Effect of multilayer ice chemistry on gas-phase deuteration in starless cores
1 Max-Planck-Institute for Extraterrestrial Physics (MPE), Giessenbachstr. 1, 85748 Garching, Germany
2 Leiden Observatory, Leiden University, PO Box 9513, 2300 RA Leiden, The Netherlands
Received: 8 February 2016
Accepted: 15 April 2016
Context. Astrochemical models commonly used to study the deuterium chemistry in starless cores consider a two-phase approach in which the ice on the dust grains is assumed to be entirely reactive. Recent experimental studies suggest that cold interstellar ices are mostly inert, and a multilayer model distinguishing the chemical processes at the surface and in the ice bulk would be more appropriate.
Aims. We investigate whether the multilayer model can be as successful as the bulk model in reproducing the observed abundances of various deuterated gas-phase species toward starless cores.
Methods. We calculated abundances for various deuterated species as functions of time using a pseudo-time-dependent chemical model adopting fixed physical conditions. We also estimated abundance gradients in starless cores by adopting a modified Bonnor-Ebert sphere as a core model. In the multilayer ice scenario, we consider desorption from one or several monolayers on the surface.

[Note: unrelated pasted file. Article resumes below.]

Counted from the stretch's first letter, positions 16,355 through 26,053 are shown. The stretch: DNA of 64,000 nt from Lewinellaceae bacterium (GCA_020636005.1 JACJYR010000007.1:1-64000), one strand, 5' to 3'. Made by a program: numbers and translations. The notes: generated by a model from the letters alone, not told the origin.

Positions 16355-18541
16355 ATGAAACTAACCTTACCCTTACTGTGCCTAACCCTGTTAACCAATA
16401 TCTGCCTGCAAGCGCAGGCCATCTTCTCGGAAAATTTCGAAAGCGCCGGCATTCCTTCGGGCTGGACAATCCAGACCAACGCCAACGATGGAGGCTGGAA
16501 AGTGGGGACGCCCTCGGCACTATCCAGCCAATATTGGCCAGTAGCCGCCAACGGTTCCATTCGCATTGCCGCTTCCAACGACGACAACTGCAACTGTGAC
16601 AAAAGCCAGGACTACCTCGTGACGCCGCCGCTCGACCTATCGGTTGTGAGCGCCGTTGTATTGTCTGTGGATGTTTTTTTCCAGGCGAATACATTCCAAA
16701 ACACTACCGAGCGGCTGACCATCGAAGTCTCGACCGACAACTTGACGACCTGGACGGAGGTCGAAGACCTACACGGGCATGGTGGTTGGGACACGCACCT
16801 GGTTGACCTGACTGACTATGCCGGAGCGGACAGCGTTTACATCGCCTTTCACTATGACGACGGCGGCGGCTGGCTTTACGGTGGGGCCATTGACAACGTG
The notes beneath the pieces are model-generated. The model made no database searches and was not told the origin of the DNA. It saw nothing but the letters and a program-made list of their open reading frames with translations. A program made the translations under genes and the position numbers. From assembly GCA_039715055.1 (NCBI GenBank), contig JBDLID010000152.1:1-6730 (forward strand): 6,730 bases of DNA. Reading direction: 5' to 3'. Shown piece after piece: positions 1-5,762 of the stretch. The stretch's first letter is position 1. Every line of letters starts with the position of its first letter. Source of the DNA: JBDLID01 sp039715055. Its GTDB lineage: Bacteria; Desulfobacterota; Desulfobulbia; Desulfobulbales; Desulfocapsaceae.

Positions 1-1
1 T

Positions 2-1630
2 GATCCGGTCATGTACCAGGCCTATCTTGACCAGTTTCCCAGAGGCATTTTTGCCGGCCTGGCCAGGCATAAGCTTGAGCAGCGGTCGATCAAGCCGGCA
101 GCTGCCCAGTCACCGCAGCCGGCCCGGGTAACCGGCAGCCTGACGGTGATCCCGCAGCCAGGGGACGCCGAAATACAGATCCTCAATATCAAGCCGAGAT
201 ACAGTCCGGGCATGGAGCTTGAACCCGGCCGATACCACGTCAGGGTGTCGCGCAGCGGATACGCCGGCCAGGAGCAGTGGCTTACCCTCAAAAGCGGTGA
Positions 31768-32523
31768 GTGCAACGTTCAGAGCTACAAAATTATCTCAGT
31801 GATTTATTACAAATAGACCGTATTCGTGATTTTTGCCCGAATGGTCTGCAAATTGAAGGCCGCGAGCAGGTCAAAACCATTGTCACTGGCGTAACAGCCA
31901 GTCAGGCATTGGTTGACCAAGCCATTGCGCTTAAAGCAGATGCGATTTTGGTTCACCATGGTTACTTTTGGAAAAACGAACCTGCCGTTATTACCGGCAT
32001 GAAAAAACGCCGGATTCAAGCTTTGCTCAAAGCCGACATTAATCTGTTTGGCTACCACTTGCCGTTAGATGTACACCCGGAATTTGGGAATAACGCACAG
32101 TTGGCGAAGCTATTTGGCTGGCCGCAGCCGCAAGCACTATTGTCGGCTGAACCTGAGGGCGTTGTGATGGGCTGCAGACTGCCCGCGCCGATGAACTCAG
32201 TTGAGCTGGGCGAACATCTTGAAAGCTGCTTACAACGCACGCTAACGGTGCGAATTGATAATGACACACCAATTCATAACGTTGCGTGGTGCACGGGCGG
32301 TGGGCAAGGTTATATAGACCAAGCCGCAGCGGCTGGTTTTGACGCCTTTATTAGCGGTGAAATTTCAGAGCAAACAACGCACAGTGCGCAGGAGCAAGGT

Results. We find that the multilayer model predicts abundances of DCO+ and N2D+ that are about an order of magnitude lower than observed; the difference is caused by the trapping of CO and N2 within the grain mantle. As a result of the mantle trapping, deuteration efficiency in the gas phase increases and we find stronger deuterium fractionation in ammonia than has been observed. Another distinguishing feature of the multilayer model is that D3+ becomes the main deuterated ion at high density. The bulk ice model is generally easily reconciled with observations.
Conclusions. Our results underline that more theoretical and experimental work is needed to understand the composition and morphology of interstellar ices, and the desorption processes that can act on them. With the current constraints, the bulk ice model appears to reproduce the observations more accurately than the multilayer ice model. According to our results, the abundance ratio of H2D+ to N2D+ is higher than 100 in the multilayer model, while only a few ×10 in the bulk model, and so observations of this ratio could provide information on the ice morphology in starless cores. Observations of the abundance of D3+ compared to H2D+ and D2H+, although challenging, would provide additional constraints for the models.
Key words: ISM: abundances / ISM: clouds / ISM: molecules / astrochemistry
© ESO, 2016